The advent of spring weather seems to inspire in the student body a thirst for daytime indulgence, and concerts sponsored by both the College and Greek houses make for one of year’s most memorable weekends. Programming Board’s Gold Coast concerts, Theta Delt’s Pig Roast, and Phi Delt’s Block Party all encourage sunlit consumption and revelry. Most will agree that one of the primary attractions of Green Key, and a longstanding staple of the weekend, is Alpha Delta’s Lawn Party. 

Over the past few decades, AD’s Lawn Party has played host to prominent musical acts like Anthrax in 1982 and Blues Traveler in 1988. Annually, on the Saturday of Green Key, hundreds descend upon the lawn of Alpha Delta to enjoy a live musical performance and bask in the sun with friends. While traditions like Hums, chariot races, and Green Key Prom have faded away over time, AD’s Lawn Party has remained a mainstay of the weekend.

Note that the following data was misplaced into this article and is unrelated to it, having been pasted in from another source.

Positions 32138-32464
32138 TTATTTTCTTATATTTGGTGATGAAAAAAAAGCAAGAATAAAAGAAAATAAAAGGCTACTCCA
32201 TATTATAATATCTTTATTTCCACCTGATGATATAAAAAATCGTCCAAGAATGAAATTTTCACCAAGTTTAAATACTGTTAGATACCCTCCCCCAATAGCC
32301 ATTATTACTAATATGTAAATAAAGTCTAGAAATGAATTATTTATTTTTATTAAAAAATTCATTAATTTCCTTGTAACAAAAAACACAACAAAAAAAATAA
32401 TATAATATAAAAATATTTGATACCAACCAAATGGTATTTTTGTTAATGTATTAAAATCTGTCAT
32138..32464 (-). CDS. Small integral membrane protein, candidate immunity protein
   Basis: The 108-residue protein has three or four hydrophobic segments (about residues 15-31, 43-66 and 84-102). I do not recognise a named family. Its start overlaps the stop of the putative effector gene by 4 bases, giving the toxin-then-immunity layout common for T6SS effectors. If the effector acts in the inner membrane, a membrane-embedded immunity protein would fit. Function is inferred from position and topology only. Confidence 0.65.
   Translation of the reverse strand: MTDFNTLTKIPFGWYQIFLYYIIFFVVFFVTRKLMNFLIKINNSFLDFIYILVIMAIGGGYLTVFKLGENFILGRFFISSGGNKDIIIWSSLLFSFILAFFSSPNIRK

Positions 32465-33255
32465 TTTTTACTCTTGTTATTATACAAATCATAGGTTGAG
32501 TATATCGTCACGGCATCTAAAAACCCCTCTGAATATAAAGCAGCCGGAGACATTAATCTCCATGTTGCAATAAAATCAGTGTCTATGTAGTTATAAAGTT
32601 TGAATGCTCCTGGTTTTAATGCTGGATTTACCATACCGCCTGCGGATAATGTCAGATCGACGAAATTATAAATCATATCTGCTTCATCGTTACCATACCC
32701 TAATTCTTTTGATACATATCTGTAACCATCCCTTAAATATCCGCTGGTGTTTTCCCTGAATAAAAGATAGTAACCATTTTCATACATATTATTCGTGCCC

Although the Motown and rock ‘n’ roll bands of old may no longer serenade partygoers over Green Key, the evolution in musical fads has not diminished the energy of live acts at AD’s Lawn Party. This year, ‘90s cover band The Bayside Tigers will headline the event. The New York City-based band frequently plays at venues in the City and is known for arousing a strong nostalgia for the decade. “The band will get the place movin’ and groovin,’” says Alpha Delta social chair Dan Slavin ’15. “People will forget what decade it is.”